Public Varsities To Face Parliament  Over High Fees

Public universities in the country is expected to appear before the Parliamentary Select Committee on Education by close of the August, 2017, following revelations of exorbitant fees charged by the school authorities without due approval by parliament.

Before the Committee on Education, the authorities of public tertiary institutions will have to furnish members of parliament the reasons behind the current increment of academic fees and also provide detail information on how funds generated through the sale of academic forms are used.

Speaking to this paper, the Chairman of Parliamentary Standing Committee on Education and Member of Parliament for Jaman North Constituency in the Brong Ahafo Region, Siaka Stevens, expressed worry over the monopolistic way some of these public tertiary institutions conduct their operations without resorting to the law.

He said it is unthinkable for some of these institutions to place on sale about 50,000 academic forms only to end up admitting less than 2,000 applicants, and questioned the whereabouts of the fate of those who failed to get admitted.

“I know a certain university which sold about 50,000 forms and later ended up admitting less than 2,000 students and so where are the rest? What did they do with the money? Are we doing business with education or it’s the welfare of the students that we are seeking? Why don’t we have a system that makes it possible for a form purchased from one institution could serve other institutions rather than spending a whopping sum of money on several admission forms? Parliament has rules covering the activities and operations of all public institutions in the country, especially when it comes to the mobilization and use of revenue,” he said.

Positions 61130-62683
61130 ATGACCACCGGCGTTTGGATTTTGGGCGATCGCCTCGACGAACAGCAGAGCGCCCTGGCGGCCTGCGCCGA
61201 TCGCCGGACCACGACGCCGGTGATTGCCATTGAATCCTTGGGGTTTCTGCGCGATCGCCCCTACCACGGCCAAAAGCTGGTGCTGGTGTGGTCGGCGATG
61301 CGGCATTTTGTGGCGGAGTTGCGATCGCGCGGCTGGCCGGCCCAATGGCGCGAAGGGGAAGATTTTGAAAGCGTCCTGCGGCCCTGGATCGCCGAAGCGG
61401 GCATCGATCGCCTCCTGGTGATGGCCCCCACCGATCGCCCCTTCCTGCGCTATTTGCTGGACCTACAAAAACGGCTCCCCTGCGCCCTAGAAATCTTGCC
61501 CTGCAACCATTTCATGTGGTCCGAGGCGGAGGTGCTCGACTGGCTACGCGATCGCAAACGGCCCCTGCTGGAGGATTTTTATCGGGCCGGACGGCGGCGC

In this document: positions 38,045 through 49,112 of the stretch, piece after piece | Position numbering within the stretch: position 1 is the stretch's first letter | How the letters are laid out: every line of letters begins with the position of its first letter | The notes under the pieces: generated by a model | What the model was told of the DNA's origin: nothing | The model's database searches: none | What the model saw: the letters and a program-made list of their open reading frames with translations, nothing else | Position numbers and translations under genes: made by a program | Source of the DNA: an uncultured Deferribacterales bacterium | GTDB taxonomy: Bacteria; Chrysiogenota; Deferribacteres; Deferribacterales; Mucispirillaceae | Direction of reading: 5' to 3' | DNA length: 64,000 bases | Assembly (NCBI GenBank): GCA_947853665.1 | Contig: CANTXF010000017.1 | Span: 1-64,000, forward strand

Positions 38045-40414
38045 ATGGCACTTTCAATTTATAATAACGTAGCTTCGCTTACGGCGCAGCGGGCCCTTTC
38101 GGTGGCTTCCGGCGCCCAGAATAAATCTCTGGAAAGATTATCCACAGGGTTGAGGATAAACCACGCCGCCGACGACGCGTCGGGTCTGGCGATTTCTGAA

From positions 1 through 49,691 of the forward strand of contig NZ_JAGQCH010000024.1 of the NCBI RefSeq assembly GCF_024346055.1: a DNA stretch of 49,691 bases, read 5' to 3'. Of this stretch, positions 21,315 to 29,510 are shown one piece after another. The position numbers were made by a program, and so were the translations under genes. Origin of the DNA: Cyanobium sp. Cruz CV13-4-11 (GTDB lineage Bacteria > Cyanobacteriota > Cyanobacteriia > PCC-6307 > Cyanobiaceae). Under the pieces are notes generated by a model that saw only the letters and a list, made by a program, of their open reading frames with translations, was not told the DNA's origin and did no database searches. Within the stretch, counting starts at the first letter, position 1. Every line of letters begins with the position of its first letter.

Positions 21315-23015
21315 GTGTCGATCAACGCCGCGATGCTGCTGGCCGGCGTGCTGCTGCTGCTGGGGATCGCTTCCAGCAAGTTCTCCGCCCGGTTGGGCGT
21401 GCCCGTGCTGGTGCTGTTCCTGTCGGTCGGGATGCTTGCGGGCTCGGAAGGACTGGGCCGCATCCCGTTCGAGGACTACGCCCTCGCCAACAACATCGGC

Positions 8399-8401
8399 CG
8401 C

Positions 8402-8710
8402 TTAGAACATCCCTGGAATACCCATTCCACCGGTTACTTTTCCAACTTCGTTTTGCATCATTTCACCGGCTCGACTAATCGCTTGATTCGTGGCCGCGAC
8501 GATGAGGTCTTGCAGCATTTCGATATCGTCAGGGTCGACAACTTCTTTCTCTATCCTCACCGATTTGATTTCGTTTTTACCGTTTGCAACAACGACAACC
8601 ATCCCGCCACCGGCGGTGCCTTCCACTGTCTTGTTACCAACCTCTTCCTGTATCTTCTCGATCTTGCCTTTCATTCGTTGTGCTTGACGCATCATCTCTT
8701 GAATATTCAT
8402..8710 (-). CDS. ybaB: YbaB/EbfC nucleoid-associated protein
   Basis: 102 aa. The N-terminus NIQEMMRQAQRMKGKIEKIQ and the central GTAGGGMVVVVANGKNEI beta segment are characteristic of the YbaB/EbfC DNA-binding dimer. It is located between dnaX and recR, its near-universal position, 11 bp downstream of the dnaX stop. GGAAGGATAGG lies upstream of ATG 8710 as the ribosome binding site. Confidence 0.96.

The country’s public tertiary institutions have been accused of charging high academic fees which are illegal.

The Chairman of the Subsidiary Legislation Committee of Parliament, Mr. Mahama Ayariga, who made this revelation, has also threatened to go to court to compel public universities, polytechnics and nursing training colleges to legalize their school fees.

According to legislator, the current fees charged by the public tertiary institutions were illegal since they had not been approved by Parliament in compliance with the Fees and Charges Act and stressed that the Fees and Charges Act 2009 (Act 793) had not been followed by heads of tertiary institutions who had resorted to fixing fees and other levies without recourse to the law.

Meanwhile, the University Students Association of Ghana (USAG) has also called on all students of public tertiary institutions not to pay their recently increased fees for the 2017/2018 academic year until Parliament approves the increase.

The president of the association, Emmanuel Kwarteng Frimpong, who described the current fees as too exorbitant, stated that the association has received numerous petitions from students over the increment in fees, hence the group’s demand for the breakdown of fees so each student would know what services they are paying for.

But the Jaman North MP could not fathom why these public universities are taking the law into their own hand to increase their fees since government subventions to these institutions have been made available to them.

“We don’t know the reasons why they have come out with these high fees and so we need to meet with them, together with the media, to find out from them. But the truth is all government subventions have been sent to them, because all public universities are paid by the government, it’s not internally generated funds that are used to pay them. no, and even if a university wants to generate its own income internally, why won’t that institution come to parliament to seek approval?” He quizzed.

The Select Committee on Education chairman stated that with the unilateral decision taken by state tertiary institutions to increase their academic fee without parliament’s approval suggests that they want to be seen as an autonomous body whose academic operations are not affected by the laws of Ghana, and stressed that it’s against the laws of the country and for that matter the need to haul them before parliament for further interrogations.

The legislator lauded the chairman of the Subsidiary Legislation Committee of Parliament, Mr. Mahama Ayariga, for raising the issue and promised to follow through to the end of the matter to ensure that tertiary education in the country becomes affordable to everyone.




The Republic News Online

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